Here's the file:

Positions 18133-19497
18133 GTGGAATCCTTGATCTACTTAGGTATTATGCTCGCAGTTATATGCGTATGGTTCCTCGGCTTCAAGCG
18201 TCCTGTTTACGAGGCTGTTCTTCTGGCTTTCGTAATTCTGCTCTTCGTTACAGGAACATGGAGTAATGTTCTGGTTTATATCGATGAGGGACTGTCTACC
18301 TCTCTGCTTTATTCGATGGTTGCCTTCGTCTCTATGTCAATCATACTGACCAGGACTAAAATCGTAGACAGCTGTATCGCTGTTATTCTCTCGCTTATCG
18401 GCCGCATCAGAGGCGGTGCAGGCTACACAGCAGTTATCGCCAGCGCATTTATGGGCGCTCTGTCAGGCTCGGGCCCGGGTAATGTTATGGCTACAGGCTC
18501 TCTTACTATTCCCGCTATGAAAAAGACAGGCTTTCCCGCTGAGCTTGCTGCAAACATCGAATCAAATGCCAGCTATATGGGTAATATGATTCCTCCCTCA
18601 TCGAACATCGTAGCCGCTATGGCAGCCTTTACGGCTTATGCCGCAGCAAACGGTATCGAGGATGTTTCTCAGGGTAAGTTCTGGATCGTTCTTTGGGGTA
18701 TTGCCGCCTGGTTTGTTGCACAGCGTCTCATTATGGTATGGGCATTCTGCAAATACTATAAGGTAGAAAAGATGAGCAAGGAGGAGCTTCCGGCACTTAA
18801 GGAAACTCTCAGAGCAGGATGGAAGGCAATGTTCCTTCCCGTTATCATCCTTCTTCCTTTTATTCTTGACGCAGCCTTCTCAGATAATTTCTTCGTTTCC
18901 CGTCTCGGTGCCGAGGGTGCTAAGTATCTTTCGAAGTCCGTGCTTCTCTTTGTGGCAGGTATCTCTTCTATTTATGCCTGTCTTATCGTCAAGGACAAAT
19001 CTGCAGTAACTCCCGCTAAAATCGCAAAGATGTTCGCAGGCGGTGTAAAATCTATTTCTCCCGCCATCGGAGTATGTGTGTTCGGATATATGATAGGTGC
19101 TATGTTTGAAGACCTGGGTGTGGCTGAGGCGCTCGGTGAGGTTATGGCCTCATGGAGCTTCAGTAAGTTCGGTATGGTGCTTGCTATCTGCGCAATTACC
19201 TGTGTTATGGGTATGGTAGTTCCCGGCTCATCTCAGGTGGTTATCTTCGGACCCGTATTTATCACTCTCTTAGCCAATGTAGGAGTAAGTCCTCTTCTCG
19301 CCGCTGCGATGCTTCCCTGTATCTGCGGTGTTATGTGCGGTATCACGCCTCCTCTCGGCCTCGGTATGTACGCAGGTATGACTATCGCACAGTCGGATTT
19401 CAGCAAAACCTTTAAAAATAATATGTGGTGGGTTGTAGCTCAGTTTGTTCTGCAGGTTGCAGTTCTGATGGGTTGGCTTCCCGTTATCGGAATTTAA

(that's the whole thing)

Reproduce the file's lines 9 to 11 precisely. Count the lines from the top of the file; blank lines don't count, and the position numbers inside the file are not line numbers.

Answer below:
18801 GGAAACTCTCAGAGCAGGATGGAAGGCAATGTTCCTTCCCGTTATCATCCTTCTTCCTTTTATTCTTGACGCAGCCTTCTCAGATAATTTCTTCGTTTCC
18901 CGTCTCGGTGCCGAGGGTGCTAAGTATCTTTCGAAGTCCGTGCTTCTCTTTGTGGCAGGTATCTCTTCTATTTATGCCTGTCTTATCGTCAAGGACAAAT
19001 CTGCAGTAACTCCCGCTAAAATCGCAAAGATGTTCGCAGGCGGTGTAAAATCTATTTCTCCCGCCATCGGAGTATGTGTGTTCGGATATATGATAGGTGC